Israel police arrive in Ethiopia to identify remains amid ZAKA debacle

The delegations, composed of nine different units, took samples from the families of the victims and pictures in hopes of using the families' information to help identify the deceased.

By
March 19, 2019 10:17
2 minute read.
Pallbearers carry the coffins of the victims of the Ethiopian Airline Flight ET 302 plane crash, dur

Pallbearers carry the coffins of the victims of the Ethiopian Airline Flight ET 302 plane crash, during the burial ceremony at the Holy Trinity Cathedral Orthodox church in Addis Ababa, Ethiopia, March 17, 2019. . (photo credit: REUTERS/TIKSA NEGERI)

 
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The Israeli Police Force sent a delegation of forensic experts to help identify the victims from the fatal Ethiopian Airlines crash that arrived in Addis Ababa on Monday, even after ZAKA volunteers were denied access to the crash site.

"We are embarking on a national mission and joining the international effort and other delegations that will arrive in the field," Chief Superintendent Ilan Peer, the head of the delegation said. "Our goal is to identify the two Israelis who perished in the disaster."

The delegations, composed of nine different units, took samples from the families of the victims and pictures in hopes of using the families' information to help identify the deceased. Additionally, dentists joined the mission in hopes of finding dental matches.



The day after the crash, which was on Sunday, March10th, Israel sent a ZAKA emergency response team to help locate the remains of the two Israeli passengers, Avraham Matzliah and Shimon Re'em. All 157 passengers on Flight ET 302 were killed, when the Nairobi-bound plane crashed minutes after it took off. However, ZAKA respondents as well as others around the world, were not permitted to help with the process of searching for remains.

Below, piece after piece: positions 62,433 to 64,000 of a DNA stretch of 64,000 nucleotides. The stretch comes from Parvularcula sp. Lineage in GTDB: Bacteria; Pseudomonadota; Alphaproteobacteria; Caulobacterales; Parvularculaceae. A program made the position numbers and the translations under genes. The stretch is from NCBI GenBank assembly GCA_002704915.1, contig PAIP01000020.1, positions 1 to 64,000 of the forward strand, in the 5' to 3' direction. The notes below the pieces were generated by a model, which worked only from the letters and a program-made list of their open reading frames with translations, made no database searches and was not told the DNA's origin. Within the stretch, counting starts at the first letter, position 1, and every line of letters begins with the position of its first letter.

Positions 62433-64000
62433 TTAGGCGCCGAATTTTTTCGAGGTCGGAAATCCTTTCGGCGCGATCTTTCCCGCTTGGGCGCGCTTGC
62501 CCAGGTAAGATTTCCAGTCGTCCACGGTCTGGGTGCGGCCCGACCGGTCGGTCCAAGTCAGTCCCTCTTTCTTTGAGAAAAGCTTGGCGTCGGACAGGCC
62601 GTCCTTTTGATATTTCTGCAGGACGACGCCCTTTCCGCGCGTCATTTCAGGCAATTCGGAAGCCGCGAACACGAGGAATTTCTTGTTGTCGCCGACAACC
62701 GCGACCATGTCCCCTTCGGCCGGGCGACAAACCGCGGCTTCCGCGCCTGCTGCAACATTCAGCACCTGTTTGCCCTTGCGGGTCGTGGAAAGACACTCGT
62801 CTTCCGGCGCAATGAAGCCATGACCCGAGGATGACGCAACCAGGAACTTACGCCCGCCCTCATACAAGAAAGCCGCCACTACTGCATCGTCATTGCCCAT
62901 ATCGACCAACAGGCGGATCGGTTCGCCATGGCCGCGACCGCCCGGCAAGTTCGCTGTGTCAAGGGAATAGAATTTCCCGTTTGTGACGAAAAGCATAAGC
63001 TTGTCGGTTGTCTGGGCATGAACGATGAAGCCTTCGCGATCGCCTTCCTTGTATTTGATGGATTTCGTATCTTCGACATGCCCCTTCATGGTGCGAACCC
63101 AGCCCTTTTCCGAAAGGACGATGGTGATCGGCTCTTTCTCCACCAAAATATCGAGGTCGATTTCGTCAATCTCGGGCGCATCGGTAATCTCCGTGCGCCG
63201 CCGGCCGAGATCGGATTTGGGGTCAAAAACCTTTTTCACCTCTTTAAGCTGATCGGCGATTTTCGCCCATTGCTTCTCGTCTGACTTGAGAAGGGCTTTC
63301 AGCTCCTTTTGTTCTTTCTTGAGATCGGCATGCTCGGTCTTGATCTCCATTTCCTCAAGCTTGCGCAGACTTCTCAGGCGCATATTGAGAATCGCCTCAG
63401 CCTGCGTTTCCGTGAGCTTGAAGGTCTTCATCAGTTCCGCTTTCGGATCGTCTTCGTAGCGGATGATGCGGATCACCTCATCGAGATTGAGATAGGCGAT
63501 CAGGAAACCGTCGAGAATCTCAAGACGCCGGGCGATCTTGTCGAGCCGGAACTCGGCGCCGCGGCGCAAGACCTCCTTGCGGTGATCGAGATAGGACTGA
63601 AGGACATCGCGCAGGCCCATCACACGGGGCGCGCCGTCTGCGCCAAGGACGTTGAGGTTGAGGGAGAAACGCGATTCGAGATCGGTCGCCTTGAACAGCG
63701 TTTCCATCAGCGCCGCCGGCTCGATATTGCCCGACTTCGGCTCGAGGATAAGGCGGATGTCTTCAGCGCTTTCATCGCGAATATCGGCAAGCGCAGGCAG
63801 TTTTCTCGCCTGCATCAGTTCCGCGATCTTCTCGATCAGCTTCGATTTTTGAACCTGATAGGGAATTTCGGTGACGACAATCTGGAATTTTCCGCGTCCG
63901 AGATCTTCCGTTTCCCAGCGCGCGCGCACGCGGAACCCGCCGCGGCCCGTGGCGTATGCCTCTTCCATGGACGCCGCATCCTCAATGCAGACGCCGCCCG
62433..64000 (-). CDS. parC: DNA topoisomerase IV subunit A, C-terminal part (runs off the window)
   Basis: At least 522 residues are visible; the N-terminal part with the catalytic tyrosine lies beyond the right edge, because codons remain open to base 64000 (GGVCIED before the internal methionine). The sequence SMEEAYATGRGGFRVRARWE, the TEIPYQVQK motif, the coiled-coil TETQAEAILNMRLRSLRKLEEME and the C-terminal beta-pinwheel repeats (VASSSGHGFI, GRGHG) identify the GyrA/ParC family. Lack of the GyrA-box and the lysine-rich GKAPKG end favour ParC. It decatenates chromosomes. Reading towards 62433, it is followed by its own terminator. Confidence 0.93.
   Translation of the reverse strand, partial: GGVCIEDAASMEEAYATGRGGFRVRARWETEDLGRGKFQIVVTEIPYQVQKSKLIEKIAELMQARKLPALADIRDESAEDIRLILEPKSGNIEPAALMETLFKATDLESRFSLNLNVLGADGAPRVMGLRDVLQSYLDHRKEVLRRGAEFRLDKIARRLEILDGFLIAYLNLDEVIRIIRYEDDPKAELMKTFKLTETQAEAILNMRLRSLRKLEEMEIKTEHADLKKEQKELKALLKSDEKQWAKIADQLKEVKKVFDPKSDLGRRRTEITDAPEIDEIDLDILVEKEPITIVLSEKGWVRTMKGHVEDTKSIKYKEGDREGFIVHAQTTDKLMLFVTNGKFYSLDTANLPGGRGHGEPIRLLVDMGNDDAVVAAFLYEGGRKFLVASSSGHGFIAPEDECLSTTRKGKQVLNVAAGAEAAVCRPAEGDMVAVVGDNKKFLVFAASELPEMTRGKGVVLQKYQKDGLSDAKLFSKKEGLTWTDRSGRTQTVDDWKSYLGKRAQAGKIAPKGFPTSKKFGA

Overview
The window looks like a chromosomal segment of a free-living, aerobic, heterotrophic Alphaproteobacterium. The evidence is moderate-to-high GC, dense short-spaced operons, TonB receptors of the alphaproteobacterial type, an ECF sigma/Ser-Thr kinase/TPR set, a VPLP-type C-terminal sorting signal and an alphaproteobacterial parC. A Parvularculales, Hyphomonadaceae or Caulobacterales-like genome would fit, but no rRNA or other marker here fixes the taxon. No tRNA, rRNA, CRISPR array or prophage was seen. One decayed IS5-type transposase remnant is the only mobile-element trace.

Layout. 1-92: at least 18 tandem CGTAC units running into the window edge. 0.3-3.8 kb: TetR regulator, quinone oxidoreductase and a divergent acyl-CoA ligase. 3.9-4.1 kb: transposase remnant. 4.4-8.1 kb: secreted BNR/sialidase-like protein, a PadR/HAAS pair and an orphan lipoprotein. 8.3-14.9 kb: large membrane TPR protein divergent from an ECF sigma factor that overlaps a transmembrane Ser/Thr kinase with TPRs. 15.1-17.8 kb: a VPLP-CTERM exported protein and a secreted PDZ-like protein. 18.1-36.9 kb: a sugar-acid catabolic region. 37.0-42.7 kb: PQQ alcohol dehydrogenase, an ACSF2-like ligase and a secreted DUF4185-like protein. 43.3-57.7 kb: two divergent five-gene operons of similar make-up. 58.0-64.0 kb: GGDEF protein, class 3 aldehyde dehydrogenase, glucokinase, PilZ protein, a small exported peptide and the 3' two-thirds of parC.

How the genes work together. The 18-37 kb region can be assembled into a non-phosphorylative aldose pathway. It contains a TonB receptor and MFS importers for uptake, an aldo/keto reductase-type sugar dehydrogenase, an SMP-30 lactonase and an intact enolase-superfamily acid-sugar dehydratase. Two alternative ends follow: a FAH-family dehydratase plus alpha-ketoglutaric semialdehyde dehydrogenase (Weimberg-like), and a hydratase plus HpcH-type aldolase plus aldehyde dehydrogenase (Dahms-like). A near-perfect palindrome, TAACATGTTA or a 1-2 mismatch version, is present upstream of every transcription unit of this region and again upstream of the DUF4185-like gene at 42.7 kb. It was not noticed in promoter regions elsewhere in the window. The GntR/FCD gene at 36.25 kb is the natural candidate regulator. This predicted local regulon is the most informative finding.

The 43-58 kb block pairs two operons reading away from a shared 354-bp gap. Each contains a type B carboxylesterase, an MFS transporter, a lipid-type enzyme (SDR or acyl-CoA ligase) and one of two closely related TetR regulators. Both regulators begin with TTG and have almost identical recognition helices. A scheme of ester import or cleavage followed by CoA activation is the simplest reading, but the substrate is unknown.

President Reuven Rivlin called Ethiopian President Sahle Work Zawde on Friday to urge her to allow ZAKA volunteers access to the crash site, explaining the importance of finding the bodies of the two Israelis. The Jewish religion emphasizes the necessity of burying the remains of deceased Jewish people in hallowed ground.


ZAKA volunteers have expressed dismay that the Ethiopian government was not handling the aftermath of the plane crash well.

"Ambassadors of the countries are walking around the hotel without the ability to help the families because the Ethiopians are not cooperating with them," ZAKA chairman Yehuda Meshi-Zahav said after the volunteers were prevented from assisting with the efforts.

When The Jerusalem Post asked Police Spokesperson Micky Rosenfeld, if there will be a foreseeable problem for the police delegation to offer their assistance, Rosenfeld did not think there would be an issue. The police delegation would focus on the identification within a lab or center and not on the crash site, where he believes the issue currently lies.

Jerusalem Post Staff contributed to this report. 

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